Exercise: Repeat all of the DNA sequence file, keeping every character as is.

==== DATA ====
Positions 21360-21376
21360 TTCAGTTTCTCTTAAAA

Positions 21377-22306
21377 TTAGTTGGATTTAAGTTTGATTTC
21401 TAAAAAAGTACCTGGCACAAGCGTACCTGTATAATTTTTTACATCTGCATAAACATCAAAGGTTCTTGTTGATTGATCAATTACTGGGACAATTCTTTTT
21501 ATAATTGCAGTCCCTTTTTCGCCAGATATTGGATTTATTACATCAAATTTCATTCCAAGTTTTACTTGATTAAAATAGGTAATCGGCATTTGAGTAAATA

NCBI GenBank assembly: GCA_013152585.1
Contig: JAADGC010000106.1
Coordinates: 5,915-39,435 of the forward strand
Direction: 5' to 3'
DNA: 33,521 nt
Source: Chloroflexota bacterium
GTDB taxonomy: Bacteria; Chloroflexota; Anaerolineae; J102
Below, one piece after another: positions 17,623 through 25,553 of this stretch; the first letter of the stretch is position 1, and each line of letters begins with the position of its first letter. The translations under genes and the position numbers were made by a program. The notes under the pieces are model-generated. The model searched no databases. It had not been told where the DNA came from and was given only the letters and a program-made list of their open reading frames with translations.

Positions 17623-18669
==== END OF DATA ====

Positions 21360-21376
21360 TTCAGTTTCTCTTAAAA

Positions 21377-22306
21377 TTAGTTGGATTTAAGTTTGATTTC
21401 TAAAAAAGTACCTGGCACAAGCGTACCTGTATAATTTTTTACATCTGCATAAACATCAAAGGTTCTTGTTGATTGATCAATTACTGGGACAATTCTTTTT
21501 ATAATTGCAGTCCCTTTTTCGCCAGATATTGGATTTATTACATCAAATTTCATTCCAAGTTTTACTTGATTAAAATAGGTAATCGGCATTTGAGTAAATA

NCBI GenBank assembly: GCA_013152585.1
Contig: JAADGC010000106.1
Coordinates: 5,915-39,435 of the forward strand
Direction: 5' to 3'
DNA: 33,521 nt
Source: Chloroflexota bacterium
GTDB taxonomy: Bacteria; Chloroflexota; Anaerolineae; J102
Below, one piece after another: positions 17,623 through 25,553 of this stretch; the first letter of the stretch is position 1, and each line of letters begins with the position of its first letter. The translations under genes and the position numbers were made by a program. The notes under the pieces are model-generated. The model searched no databases. It had not been told where the DNA came from and was given only the letters and a program-made list of their open reading frames with translations.

Positions 17623-18669